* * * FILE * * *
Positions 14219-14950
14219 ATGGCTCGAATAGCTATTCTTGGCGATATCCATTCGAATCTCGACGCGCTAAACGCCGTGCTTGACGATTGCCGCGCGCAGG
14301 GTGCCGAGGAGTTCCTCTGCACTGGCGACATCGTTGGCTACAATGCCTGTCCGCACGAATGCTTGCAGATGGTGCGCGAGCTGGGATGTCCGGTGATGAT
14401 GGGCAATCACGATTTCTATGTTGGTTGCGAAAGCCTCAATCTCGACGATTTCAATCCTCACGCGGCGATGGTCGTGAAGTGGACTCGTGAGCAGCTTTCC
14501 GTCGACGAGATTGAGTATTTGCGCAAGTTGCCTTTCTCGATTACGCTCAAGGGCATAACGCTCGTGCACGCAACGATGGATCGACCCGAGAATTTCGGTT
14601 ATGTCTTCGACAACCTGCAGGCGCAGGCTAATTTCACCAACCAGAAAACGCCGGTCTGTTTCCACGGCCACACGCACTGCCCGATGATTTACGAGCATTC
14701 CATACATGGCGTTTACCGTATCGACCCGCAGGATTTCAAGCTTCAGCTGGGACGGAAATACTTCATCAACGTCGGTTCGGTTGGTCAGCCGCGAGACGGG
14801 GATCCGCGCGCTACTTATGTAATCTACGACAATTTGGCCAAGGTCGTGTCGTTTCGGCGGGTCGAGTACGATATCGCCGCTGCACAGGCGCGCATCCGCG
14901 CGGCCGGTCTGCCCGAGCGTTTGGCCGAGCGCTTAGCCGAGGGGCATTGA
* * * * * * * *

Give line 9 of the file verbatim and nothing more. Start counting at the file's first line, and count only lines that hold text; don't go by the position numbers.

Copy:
14901 CGGCCGGTCTGCCCGAGCGTTTGGCCGAGCGCTTAGCCGAGGGGCATTGA